The band, having composed the music collaboratively, takes us on a journey that is both desperate and bucolic. They present a vast range of moods, stretching out into peaceful spaces then bearing down on us with anxiety. And though topic is dark and the trip demanding, they never wring us out completely. Scattering moments of grace throughout the snarling darkness, they perform with exhilarating equilibrium.

Purposeful, urgent art must always court balance, delivering an unattractive message via an appealing messenger. When making the messenger photogenic, we risk losing the message itself.

Frances Owen Thompson, by Dorothea Lange.
Frances Owen Thompson, by Dorothea Lange.

This problem plagued the FSA photographers who inspired Dream the Electric Sleep. Working in support of Roosevelt’s New Deal agenda, they hoped to improve conditions for poor farmers and sharecroppers who were further impoverished by the economic depression. In pursuit of their mandate, the photographers, and the agency itself, faced unique challenges in publicizing their work.

The program had many critics, some who considered it an indefensible waste of federal funds during times of austerity. Others viewed the program as an FDR propaganda machine. These charges, levied against the photographs, don’t erase the violent reality that surrounded them: Thousands lost their farms and homes and migrated westward, drifting among hastily-erected labor camps. Many became migrant farm laborers in California, some hired into factories. Most continued to struggle. Their lives, like those in a famous book by John Steinbeck, shunned the happy ending.

Contemporary public criticism of the photos’ subjects—dirty children, salacious women, people responsible for their own poverty—didn’t remove the truth of their displacement. Neither did technical critiques of the photos in artistic journals. The subjects in the photos, through the production of the program, had become only objects. Their very real and immediate plight had been obscured by spectacle and taste.

A displaced family during the collapse of the 1930s.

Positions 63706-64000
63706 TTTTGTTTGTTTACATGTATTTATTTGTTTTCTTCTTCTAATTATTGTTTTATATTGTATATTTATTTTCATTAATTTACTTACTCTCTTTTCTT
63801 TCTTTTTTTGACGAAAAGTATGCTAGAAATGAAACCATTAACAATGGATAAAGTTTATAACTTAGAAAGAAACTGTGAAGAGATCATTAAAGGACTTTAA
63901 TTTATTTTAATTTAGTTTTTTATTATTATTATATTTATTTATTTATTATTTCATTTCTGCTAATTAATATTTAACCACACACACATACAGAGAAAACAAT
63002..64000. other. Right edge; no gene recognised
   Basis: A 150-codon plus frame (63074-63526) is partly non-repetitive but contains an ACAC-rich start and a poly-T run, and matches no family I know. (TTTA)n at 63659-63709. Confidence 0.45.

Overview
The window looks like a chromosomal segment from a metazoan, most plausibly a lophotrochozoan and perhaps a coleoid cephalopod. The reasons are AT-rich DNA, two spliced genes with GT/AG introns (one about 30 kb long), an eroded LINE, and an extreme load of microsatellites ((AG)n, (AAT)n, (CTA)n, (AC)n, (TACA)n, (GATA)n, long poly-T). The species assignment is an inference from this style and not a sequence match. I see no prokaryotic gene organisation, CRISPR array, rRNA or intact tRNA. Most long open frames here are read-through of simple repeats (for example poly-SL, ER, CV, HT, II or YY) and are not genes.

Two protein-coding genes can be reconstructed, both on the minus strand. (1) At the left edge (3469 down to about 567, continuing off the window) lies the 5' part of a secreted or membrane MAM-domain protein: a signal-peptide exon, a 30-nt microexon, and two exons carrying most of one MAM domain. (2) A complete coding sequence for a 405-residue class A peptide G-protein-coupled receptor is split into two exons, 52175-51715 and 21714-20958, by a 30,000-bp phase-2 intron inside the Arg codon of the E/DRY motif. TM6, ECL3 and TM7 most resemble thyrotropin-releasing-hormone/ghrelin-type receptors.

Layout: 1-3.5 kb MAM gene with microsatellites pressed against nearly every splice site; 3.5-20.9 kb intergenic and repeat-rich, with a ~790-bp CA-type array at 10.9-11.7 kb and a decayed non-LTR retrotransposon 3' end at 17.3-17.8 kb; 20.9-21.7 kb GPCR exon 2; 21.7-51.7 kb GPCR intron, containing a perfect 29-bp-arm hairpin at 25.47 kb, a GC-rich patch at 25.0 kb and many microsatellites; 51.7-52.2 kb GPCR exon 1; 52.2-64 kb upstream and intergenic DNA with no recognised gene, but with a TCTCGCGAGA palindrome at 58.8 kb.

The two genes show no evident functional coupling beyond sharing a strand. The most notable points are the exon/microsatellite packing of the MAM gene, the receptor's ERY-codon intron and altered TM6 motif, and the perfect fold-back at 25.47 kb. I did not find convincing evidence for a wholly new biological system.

A displaced family during the collapse of the 1930s.

Dismissed as propaganda, blunted by critique, deflected by moralistic disdain, nullified by the mass culture industry, art can lose its urgency. The event that produced the artistic impulse is relegated to memory or irrelevance, and people move on, feeling they’ve been inoculated against future occurrences. But the impoverished are still struggling, the plains have never returned to their natural rhythm, and we find ourselves on the brink of collapse once again.

The beauty of art’s urgency is that it walks hand in hand with insurgency. Breaking through mass complacency and institutional denial, it finds another aperture, and accelerates into a torrent of light.

“Does it move you? Does it pull you?” asks the second track, “Let the Light Flood In.”

If so, then do something.

Here are some suggestions:

Work for the Right to Refuse to Kill:

Explore these rights and sovereignty organizations:
Food Empowerment Project
Human Rights Watch
Farmworker Justice
The National Center for Farmworker Health
Coalition of Immokalee Workers
La Via Campesina: International Peasant’s Movement
Equal Exchange
Fair World Project

Learn more about refugees’ rights, personal experiences, and the imperatives of survival:
Human Rights Watch’s Refugee Rights Program
IFRC (Red Cross/Red Crescent) Protect Humanity Program
American Friends Service Committee Immigrant Rights campaigns
“The Imperatives of Survival” 1974 Nobel Lecture by Sean MacBride

Read a great book:
Something New Under the Sun: An Environmental History of the 20th Century – J. R. McNeill
The Labor Wars: From the Molly Maguires to the Sit-Downs – Sidney Lens
First the Seed: The Political Economy of Plant Biotechnology – Jack Ralph Kloppenburg, Jr.
Fatal Harvest: The Tragedy of Industrial Agriculture – Edited by Andrew Kimbrell
The Fruits of Their Labor: Atlantic Coast Farmworkers and the Making of Migrant Poverty, 1870-1945 – Cindy Hahamovitch
Picturing Poverty: Print Culture and FSA Photographs – Cara Finnegan

And be a good human being.

Published in Uncategorized